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Peter O’Toole: A Fan’s Notes

It was a funny thing. A few weeks ago–completely out of the blue and for no reason at all–I began to Google pictures of Peter O’Toole as a young man. And Lord, what a handsome man he was, before age, alcohol, and illness had their way with him. Later that day a friend of mine called me. “Well, we lost Peter O’Toole,” she said. That spooked me, I confess…was that Rod Serling lurking in the corner? But then I thought, “Of course. If anybody would have loved to give an old fan a wink and a tip of the hat before going on his merry way, it would be Peter O’Toole.”

O’Toole, though he worked in a modern age, was not a modern actor. He was a full-out, old-fashioned bravura performer, swooping and snorting and using that wonderfully eccentric voice of his to reach the furthest balcony in the house. No particular method or theory of acting troubled him–you wanted a king? Very well–he clapped a crown on his head, threw a robe around his shoulders, and bam! Got your king here. He had, for lack of a better word, style. No matter what horrid dreck he ended up starring in, that style and swagger never failed him, even when he was so ill and frail a strong wind could have broken him into matchsticks. If he had been born a couple of decades sooner, he would have given Errol Flynn a run for his money. He was born to play dragon slayers, pirate kings, and elegant highwaymen, all leavened with an outrageous sense of humor and absurdity.

He was a master of physical comedy as well, those stick-insect arms and legs of his waving in outrage or excitement. Check him out in My Favorite Year, descending from a rooftop tied to a fire hose, nattily attired in a white Palm Beach suit and maintaining a perfect dignity, for a master class in the art.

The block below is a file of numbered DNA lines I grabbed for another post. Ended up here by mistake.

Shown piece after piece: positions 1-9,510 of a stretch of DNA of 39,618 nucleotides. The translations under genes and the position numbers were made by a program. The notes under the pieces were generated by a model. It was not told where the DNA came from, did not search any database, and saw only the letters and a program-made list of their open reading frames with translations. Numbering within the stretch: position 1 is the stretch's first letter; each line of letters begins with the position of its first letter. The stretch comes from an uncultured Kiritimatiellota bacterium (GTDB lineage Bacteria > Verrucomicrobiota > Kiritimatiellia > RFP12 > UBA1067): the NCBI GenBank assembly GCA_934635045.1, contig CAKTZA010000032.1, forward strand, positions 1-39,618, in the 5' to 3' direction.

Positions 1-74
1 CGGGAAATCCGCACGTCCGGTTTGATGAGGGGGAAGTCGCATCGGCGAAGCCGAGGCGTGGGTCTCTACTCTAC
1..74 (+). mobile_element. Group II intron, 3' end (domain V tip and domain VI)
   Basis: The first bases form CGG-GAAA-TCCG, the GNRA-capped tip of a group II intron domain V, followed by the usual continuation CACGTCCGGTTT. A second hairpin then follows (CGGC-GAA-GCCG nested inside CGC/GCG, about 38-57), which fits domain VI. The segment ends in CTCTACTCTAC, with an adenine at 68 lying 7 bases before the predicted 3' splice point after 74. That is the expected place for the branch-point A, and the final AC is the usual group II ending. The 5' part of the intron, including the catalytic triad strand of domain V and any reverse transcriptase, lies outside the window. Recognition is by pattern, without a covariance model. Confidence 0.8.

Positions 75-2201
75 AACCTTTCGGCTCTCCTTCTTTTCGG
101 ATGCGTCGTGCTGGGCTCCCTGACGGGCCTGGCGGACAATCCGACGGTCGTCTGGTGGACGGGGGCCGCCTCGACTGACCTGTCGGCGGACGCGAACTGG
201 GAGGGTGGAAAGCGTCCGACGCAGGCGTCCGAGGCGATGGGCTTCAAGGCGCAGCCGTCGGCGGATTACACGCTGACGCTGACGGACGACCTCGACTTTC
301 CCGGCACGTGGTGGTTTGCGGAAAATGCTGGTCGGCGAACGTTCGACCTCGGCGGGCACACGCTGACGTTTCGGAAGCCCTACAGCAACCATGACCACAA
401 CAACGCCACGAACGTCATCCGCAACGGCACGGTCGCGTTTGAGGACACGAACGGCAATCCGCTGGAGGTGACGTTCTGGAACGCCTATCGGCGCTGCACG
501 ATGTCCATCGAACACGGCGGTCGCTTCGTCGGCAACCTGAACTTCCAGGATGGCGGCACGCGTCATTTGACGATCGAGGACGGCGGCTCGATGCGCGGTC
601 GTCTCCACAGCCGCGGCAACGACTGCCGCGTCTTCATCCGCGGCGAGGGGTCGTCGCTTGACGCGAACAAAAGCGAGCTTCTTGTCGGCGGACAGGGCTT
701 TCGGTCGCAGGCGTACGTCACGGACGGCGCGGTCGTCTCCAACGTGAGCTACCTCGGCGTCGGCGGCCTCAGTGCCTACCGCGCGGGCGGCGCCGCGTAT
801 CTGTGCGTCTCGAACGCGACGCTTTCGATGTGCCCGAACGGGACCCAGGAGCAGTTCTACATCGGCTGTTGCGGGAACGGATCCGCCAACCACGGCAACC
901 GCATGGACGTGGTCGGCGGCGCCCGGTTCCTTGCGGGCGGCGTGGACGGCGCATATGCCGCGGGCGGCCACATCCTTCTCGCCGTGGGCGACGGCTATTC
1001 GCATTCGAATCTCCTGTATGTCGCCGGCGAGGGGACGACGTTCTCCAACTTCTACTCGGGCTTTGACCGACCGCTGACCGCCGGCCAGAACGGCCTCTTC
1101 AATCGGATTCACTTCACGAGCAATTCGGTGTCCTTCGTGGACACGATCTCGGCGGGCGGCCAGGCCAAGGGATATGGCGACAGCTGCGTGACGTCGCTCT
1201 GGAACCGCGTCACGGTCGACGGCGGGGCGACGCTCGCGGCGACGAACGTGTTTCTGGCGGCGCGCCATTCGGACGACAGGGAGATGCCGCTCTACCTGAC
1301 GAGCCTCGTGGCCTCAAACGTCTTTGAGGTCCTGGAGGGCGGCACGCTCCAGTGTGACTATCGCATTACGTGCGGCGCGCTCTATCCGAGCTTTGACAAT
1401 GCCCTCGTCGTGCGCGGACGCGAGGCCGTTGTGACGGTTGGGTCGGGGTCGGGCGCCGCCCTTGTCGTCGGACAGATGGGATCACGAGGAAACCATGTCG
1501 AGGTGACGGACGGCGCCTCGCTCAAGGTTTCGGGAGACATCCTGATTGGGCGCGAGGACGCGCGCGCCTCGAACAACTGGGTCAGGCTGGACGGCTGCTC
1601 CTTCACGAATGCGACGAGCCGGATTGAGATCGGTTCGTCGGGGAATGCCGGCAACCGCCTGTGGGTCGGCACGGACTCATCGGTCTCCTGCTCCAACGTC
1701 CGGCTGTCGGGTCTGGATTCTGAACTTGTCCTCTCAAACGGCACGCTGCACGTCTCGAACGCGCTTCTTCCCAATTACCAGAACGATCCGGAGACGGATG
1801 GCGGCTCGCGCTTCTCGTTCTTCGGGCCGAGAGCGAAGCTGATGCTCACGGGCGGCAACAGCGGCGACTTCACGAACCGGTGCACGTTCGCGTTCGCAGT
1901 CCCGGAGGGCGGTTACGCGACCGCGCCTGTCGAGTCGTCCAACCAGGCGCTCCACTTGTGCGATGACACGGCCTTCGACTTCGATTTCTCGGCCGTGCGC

Photo credit: Andre Borges / Getty Images

O’Toole in My Favorite Year. Photo credit: Andre Borges / Getty Images

Oddly enough, the one role where he remained relatively restrained and subdued was the one for which he became most famous: T. E. Lawrence in Lawrence of Arabia. The film certainly was boisterous enough–all those swirling sandstorms, charging camels, and fiery explosions–but he was not. T. E. Lawrence is made up of interiors–he barely raises his voice in most scenes. His Lawrence is all whispers, fiercely driven and unknowable, with the bland good manners of the Oxford don that Lawrence was. He drives generals and princes to distraction. “It’s my manner, sir,” he says pleasantly at one point. “It looks to be insubordinate, but it isn’t really.”

It was a stunning performance for such a young man, but I always preferred his King Henry in Becket: sharp, witty, feline sly, and with a wry sense of the performance and ruthless politics needed to remain in power. It’s why, in the end, he walks out of the tomb, red robes billowing around him, and Becket does not.

I guess what defines Peter O’Toole for me is the absolute joy he took in performing. You can see it in his eyes as he exchanges lethal insults with Katharine Hepburn in The Lion in WinterTo have juicy dialogue to speak, to clash with co-stars worthy of his steel: that’s what he lived for. Most actors today have irony and even snarkiness to spare, but only a handful of the very best possess that joy in the work. Contemporary actors are a glum, anxious lot, most of them.

At the end of The Lion in Winter O’Toole’s Henry II is standing alone on a muddy riverbank. He’s just had a hell of a time–attempted assassination, betrayal after betrayal by those he loves best, and the loss of his sons. You would expect him to be melancholy at the very least, as he waves goodbye to his beloved and hated wife as she departs on the royal barge for another year in exile. He suddenly bellows to her, “You know, I hope we live forever!” As she nods, laughing at him, he bellows again, “Do you think there’s a chance of it?” And he tips his magnificent shaggy head back and roars with laughter, stretching his arms out as if to embrace the absurdity and glory of his life and the world at large.